Hyotei KyotoPosted By Jennifer Ho Mar 04 2013 · 0 comments · Dining Out
For those that are regular readers of the blog, you’ll know that I went to Japan in December 2012. I’ve been so busy, I haven’t yet been able to blog everything I’ve eaten there yet, so you’ll have to be patient with me. Expect a sprinkling of posts from Japan here and there for the next couple months. Here’s one I can’t wait to share: my first experience at a Michelin starred restaurant.
Hyotei is a three star Michelin restaurant located in Kyoto. Steeped in history, the establishment is over 300 years old and used to serve as a teahouse for pilgrims and travellers on their way to the Nanzenji Temple. The aesthetic of the place has remained intact – today, one part of the restaurants serves traditional Kyoto cuisine in the form of bento box lunches while the other is composed of several tea houses where diners are privy to an exclusive kaiseki menu.
As soon as we entered the restaurant, we were greeted by a woman dressed in a traditional Japanese kimono who led us through the outdoor courtyard and towards our own private tea house. Walking down the cobblestone path, we took in the beautiful zen gardens, the calm water ponds and carefully tended bushes and shrubbery. Exuding a sort of peaceful serenity, the environment felt unreal – as if we were in another time. Upon arriving at our tea house, we slipped off our shoes and stepped into our dining room made up of tatami mats, sliding doors and our own view of the garden. We almost whispered the entire time to respect the quiet intimacy provided by the space.
After several minutes, our server returned, knelt at the door, slid it open and brought our first course along with a recommended sake. Two beautiful ceramic figures sat on the tray, almost like little presents waiting to be opened. The first held a handful of sweet pickled daikon: the pink, orange and white colors meshed together to create a pretty bouquet. The second was shaped in the form of a small fish – in it were a trio of black beans, herring roe and pickled daikon. The black beans were sweet and the roe was unlike any I’ve ever had prior to this trip – tiny little explosions went off in the mouth as you ate it. Dense and firm, there was less moisture in it than you would expect. Nice crunch to it too. The daikon was sliced unbelievably thin and then expertly rolled up into a tight circular ball. We unravelled it to see how long it stretched; the technique was impressive.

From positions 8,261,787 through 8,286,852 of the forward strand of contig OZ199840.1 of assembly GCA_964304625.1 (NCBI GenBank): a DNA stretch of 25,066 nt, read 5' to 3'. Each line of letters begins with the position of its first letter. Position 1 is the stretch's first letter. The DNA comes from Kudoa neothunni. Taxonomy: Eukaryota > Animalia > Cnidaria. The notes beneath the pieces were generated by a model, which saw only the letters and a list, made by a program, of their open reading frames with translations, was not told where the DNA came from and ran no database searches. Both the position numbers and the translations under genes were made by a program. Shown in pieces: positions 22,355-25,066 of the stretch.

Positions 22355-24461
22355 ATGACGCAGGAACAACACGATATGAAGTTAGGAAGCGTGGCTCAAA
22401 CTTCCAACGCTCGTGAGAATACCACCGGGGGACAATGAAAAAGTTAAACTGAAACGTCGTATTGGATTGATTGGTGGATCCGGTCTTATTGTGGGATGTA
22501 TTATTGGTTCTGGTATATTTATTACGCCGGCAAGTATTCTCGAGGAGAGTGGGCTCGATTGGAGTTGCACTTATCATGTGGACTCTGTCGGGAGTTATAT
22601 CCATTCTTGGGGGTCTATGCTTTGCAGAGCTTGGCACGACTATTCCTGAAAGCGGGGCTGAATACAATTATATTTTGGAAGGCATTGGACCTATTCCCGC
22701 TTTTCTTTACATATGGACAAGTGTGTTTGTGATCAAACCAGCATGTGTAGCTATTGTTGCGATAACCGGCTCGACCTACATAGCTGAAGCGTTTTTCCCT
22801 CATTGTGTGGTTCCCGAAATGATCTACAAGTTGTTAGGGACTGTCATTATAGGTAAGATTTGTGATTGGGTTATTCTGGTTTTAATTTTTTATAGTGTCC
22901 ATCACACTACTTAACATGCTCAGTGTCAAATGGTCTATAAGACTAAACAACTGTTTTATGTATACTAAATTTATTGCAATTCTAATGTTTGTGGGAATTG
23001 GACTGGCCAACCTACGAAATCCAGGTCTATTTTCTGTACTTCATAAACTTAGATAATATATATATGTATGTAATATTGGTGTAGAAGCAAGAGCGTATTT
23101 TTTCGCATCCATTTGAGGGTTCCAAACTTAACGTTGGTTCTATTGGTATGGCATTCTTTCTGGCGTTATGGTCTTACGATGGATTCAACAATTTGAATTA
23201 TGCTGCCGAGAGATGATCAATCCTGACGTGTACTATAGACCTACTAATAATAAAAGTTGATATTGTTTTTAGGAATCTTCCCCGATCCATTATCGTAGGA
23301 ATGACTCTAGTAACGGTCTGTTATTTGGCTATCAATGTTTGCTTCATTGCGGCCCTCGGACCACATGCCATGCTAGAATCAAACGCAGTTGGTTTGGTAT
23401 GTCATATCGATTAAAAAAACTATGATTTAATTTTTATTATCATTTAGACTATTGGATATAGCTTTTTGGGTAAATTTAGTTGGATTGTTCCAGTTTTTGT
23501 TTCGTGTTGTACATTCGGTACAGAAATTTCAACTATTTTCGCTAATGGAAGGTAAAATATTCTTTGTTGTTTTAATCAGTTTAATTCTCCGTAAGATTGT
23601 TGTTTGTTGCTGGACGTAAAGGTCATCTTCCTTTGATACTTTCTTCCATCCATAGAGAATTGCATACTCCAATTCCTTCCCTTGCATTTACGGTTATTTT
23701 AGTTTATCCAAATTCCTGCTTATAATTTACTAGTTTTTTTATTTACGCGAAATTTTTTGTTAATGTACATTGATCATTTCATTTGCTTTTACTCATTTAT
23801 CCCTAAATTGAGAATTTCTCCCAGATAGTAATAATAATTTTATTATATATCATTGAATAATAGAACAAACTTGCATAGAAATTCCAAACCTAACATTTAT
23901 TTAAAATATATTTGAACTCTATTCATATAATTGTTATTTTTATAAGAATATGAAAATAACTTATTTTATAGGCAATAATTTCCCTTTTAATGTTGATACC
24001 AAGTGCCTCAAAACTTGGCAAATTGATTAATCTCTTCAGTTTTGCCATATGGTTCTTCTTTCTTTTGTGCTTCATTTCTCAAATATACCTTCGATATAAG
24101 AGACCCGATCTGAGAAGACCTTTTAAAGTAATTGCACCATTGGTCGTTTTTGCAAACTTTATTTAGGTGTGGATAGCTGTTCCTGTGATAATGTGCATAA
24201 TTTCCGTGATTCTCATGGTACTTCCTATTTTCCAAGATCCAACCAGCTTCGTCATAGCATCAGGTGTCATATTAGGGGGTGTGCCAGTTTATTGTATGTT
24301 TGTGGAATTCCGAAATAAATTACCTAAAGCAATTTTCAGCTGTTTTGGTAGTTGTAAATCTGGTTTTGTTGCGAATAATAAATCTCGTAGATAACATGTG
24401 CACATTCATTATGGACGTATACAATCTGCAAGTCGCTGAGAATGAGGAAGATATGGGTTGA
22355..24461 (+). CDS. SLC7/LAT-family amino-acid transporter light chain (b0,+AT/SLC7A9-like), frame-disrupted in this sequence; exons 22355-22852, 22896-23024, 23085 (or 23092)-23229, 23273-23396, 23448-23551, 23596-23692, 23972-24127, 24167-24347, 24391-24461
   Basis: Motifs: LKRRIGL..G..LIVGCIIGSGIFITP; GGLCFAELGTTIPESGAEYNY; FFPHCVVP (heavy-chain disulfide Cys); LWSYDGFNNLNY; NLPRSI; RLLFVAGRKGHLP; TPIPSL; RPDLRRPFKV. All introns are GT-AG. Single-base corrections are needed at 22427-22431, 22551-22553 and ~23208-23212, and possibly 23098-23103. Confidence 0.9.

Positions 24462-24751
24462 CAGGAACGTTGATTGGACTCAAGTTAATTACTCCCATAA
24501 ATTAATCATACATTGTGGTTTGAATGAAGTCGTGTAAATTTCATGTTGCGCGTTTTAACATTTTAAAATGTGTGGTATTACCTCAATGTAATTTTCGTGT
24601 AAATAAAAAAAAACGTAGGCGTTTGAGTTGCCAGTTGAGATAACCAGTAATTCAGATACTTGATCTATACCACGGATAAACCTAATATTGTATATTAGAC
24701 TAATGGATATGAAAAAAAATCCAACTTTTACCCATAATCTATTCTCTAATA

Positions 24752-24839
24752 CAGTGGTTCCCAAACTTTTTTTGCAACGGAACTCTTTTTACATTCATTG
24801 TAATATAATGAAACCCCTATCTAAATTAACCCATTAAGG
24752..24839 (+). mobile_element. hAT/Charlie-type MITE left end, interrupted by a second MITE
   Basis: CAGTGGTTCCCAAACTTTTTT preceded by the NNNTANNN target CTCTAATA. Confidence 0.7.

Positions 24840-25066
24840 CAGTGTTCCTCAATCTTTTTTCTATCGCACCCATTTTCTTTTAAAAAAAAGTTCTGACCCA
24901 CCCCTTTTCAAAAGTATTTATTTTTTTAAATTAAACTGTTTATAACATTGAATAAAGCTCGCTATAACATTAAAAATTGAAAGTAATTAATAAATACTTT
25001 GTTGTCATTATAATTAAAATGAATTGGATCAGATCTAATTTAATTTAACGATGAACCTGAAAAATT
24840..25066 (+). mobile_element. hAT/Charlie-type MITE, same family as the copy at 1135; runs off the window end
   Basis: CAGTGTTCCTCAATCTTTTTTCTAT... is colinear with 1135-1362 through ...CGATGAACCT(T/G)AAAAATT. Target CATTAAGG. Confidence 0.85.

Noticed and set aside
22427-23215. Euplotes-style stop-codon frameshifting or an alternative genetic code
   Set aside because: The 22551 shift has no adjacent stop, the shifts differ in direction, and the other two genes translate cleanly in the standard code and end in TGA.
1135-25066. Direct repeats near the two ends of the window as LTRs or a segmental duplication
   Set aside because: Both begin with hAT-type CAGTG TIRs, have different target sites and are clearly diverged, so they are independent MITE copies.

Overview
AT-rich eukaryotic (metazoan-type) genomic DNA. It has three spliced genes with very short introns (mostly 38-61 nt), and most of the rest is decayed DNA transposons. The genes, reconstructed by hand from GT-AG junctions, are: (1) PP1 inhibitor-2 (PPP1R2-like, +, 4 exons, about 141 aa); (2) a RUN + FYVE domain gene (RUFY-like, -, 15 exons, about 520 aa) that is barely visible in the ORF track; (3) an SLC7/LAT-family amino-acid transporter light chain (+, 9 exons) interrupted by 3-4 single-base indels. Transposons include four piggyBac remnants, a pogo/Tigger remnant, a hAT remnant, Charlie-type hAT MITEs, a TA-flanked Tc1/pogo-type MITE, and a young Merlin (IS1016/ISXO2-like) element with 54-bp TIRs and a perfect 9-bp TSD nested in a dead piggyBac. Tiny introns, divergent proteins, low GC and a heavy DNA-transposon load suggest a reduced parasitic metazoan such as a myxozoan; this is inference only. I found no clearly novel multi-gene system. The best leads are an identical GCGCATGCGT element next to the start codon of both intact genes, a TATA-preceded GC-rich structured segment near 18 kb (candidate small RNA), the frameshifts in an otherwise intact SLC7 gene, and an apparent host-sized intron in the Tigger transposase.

Clearing away our dishes, we were allowed us a moment’s pause before the next dish was brought in. Opening up the top revealed a thick, white miso soup. Milky in both color and texture, the flavours were unexpectedly complex. I don’t think I’ve ever tasted anything like it before. A special mochi hid inside, warm and gooey, completely viscous to the touch. Served with a bit of wasabi, there was a nice hit of spice that came along with every bite.
Then, a plate of delicate red snapper sashimi arrived, accompanied by two different sauces: shoyu and tomato based soya sauce. Having eaten sashimi pretty much every night at this point, something seemed a little bit off with the sashimi we got at Hyotei that day. It didn’t taste up to par, being slightly chewy. Some of it was unfortunately left on the plate, unfinished.